Trick or Treat

Trick or treat has been a customary American Halloween tradition since at least the early 1950s. Children in costumes travel from house to house asking for treats, usually candy but sometimes its money, with the question,” Trick or Treat?” The “trick” is usually a threat to perform mischief on the homeowners or their property if no treat is given.

Adults often see this as a form of extortion, with reactions varying from bemusement to anger, but either way just what has this to do with investment matters?

One could start in just about any Western part of the Globe and certainly include Japan and OZ as well, when we analyse the ongoing tricks completed by Government and others within the financial establishment, which are usually coated with a treat for compliance.

With just over a week until the US Presidential elections, we’ll focus on the apparent trick of the US requiring ever increasing amounts of debt, at least according to policymakers, to maintain or increase economic growth, known as GDP. The threat being “If we don’t get it, recession or even worse will follow.” And the treat inference “stronger GDP provides more jobs and greater prosperity.”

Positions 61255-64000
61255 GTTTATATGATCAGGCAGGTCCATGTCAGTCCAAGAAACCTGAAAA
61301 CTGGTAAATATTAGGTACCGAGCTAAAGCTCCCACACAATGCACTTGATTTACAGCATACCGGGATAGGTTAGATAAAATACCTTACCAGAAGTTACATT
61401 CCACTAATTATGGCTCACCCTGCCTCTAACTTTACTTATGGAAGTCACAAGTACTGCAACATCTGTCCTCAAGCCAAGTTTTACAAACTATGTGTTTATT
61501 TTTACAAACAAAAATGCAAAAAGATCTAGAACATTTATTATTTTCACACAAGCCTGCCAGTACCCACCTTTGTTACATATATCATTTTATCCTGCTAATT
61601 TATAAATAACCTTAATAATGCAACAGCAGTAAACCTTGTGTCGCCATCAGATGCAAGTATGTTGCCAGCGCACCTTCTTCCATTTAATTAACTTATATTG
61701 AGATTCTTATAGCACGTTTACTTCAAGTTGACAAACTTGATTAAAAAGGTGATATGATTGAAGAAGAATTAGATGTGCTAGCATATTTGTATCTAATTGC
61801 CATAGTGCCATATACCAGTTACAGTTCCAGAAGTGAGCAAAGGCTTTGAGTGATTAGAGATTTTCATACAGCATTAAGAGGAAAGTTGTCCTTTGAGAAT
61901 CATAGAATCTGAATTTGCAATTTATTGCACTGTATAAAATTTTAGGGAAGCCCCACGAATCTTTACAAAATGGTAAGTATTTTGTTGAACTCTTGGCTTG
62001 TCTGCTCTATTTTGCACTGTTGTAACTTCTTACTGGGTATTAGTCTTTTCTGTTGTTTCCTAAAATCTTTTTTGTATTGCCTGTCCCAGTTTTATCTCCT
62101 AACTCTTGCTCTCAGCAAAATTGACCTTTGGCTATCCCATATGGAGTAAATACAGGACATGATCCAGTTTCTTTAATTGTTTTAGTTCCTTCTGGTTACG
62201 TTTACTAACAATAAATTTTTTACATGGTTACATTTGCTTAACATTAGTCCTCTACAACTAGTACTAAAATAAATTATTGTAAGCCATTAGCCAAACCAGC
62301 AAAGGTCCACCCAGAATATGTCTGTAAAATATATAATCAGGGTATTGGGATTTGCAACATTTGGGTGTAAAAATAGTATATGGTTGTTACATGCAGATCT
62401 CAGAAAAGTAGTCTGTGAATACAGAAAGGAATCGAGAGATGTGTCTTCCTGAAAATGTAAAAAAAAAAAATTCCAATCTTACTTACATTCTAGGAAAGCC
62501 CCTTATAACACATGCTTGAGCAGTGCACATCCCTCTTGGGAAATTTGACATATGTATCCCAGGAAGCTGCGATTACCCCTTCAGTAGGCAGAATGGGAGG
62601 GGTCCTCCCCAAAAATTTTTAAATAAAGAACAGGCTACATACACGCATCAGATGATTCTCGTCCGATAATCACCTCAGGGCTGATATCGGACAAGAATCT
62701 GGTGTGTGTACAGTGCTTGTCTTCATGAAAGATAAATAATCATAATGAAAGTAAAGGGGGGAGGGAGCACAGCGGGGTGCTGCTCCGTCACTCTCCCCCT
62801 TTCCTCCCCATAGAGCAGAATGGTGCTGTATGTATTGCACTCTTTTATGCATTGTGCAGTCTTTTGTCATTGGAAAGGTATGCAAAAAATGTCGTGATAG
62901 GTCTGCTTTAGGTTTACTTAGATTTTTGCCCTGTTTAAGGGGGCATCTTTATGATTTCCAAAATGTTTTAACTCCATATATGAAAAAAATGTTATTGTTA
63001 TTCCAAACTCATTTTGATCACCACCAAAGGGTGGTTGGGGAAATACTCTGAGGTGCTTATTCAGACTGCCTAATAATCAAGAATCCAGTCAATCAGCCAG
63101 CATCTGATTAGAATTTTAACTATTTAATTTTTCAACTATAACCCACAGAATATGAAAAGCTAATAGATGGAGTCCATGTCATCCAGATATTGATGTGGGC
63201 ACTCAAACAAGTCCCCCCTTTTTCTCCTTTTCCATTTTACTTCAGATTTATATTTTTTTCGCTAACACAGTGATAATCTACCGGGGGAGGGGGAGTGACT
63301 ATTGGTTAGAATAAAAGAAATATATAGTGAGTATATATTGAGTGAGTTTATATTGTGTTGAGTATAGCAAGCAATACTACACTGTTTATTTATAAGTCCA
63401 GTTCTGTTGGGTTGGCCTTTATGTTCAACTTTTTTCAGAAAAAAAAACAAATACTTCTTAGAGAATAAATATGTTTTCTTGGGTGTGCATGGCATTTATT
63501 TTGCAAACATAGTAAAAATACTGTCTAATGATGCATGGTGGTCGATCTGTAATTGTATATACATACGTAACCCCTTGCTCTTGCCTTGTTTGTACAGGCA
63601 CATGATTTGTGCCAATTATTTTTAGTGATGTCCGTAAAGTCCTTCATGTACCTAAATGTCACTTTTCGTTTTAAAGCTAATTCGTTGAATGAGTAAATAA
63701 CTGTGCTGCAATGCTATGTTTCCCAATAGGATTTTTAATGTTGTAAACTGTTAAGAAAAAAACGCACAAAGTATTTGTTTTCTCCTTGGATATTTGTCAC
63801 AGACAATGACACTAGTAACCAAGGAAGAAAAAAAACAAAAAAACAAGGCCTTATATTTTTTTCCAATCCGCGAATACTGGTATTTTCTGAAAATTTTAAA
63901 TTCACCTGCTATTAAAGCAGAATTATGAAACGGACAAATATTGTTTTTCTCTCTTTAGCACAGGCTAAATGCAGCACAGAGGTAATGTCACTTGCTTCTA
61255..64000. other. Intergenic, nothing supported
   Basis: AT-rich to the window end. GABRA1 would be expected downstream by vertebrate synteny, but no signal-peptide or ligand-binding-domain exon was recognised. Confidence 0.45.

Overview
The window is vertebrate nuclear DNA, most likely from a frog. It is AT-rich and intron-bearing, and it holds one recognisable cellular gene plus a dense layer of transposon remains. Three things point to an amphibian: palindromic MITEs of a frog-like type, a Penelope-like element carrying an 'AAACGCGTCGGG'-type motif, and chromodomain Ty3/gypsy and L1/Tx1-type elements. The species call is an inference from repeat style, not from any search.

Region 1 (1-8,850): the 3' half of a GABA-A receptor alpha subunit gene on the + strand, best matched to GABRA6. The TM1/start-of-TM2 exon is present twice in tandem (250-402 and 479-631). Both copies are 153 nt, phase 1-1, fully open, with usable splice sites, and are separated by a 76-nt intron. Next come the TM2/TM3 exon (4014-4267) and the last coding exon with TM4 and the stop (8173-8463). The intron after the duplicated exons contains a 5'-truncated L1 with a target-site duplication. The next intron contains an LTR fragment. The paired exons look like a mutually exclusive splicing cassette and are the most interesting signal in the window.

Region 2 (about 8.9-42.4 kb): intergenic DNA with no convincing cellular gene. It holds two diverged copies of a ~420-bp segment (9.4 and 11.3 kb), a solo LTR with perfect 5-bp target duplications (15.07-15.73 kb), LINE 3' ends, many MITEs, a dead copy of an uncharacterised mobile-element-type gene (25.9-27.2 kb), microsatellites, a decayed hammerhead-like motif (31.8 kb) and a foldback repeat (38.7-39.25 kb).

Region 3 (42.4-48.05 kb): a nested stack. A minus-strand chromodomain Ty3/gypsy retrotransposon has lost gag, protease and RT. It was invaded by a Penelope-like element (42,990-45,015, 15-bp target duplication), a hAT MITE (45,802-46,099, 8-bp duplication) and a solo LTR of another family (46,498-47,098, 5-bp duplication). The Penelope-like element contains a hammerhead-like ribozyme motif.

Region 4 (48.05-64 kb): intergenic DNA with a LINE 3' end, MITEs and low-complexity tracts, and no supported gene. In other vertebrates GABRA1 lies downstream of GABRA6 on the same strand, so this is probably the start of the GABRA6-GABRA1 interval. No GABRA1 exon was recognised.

Well, one glance at the chart above will note that despite the ever increasing US Federal debt limit, now at $16,400,000,000,000, GDP has been falling since the late 1970s and in particular since the late 1990s. Yep, this puts it in perspective rather than $16.4 Trillion, which actually sounds inconsequential.

The “extortion” part is, of course, the ever increasing tax-load required to service the debt load, thereby reducing economic growth even more.


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